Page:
Once in a while it seems as if a book is written especially to help Unity ministers like me to deal with their own stressful jobs and to help their congregants cope with deep, personal challenges as well. Mind Over Medicine by Melissa Rankin, MD, left me with the feeling that it had been written just for me.
Confronted for years by friends, colleagues and congregants who really seemed to need a scientific explanation for why spiritual principles work, I hadn’t always been able to provide the “proof” they needed before they would begin to use the spiritual tools I was offering.
Lissa Rankin offers the results of fascinating scientific studies—performed at major laboratories, universities and hospitals—plus accounts of her personal experiences to explain why many of our spiritual practices work. She assures her readers that, to some extent at least, the scientists and the mystics are beginning to shake hands.
Lissa was a practicing physician for eight years in a busy OB-GYN clinic where she saw patients every day on a tightly scheduled basis. She did her best to serve her patients within the confines of her practice, but after a while, she really didn’t feel she was helping them very much and she certainly wasn’t helping herself. Eventually, she became very ill and her symptoms were difficult to diagnose, so she moved her family to the country. Over time, her stress level dropped considerably, and she was able to get in touch with her body’s remarkable ability to heal itself. She also began to examine a number of alternative practices, not as a substitute for good medical care but as an important adjunct.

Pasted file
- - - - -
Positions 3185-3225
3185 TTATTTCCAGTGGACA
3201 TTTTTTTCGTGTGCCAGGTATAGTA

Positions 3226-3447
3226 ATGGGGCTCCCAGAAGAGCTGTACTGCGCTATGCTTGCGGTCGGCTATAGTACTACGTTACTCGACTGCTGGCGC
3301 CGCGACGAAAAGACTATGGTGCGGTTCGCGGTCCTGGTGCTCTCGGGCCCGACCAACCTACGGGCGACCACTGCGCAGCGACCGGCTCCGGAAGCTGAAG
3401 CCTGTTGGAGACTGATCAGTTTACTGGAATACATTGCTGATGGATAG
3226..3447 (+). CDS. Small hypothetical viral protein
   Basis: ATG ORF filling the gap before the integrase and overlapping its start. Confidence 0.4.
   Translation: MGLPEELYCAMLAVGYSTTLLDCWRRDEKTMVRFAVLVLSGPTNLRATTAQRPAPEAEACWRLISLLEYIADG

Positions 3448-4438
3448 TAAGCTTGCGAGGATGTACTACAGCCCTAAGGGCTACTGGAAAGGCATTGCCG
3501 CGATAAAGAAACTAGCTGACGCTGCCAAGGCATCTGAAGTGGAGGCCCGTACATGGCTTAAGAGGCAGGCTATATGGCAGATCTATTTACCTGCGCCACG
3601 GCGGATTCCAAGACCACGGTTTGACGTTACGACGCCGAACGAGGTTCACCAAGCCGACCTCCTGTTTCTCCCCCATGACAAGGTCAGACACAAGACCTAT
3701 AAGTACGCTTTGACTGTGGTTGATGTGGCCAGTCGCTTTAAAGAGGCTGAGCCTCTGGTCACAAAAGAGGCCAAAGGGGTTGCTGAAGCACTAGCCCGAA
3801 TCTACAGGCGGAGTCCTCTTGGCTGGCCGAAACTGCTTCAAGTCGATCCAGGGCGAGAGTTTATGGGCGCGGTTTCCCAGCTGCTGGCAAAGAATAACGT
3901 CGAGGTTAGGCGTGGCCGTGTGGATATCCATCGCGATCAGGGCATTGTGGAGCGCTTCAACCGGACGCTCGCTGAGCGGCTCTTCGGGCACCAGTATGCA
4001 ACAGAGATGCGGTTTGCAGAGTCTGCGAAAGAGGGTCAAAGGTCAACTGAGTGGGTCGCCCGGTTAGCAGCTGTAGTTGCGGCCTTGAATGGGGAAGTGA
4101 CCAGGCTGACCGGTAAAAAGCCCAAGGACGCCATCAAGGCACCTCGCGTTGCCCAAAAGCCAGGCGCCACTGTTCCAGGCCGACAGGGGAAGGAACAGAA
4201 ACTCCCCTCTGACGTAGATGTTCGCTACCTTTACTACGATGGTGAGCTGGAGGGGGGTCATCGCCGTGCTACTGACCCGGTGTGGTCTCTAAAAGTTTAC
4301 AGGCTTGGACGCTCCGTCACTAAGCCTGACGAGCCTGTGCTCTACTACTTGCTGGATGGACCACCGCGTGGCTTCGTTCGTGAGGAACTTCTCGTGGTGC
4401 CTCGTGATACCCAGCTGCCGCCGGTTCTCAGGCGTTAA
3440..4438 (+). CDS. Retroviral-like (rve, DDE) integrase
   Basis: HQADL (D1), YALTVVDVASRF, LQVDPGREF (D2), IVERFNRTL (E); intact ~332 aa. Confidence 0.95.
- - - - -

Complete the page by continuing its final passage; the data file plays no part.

“As a physician, here’s what I’ve learned,” she says. “Somewhere in the intersection of hope, optimism, nurturing care and full partnership with the empowered patient, a recipe for healing lies.”
Mind Over Medicine not only invites the busy minister to take better care of him- or herself as the greatest contribution that he or she can make to being an effective minister, but the book offers us great tools to use for speaking, teaching, writing, counseling and genuinely caring for the “whole” congregation.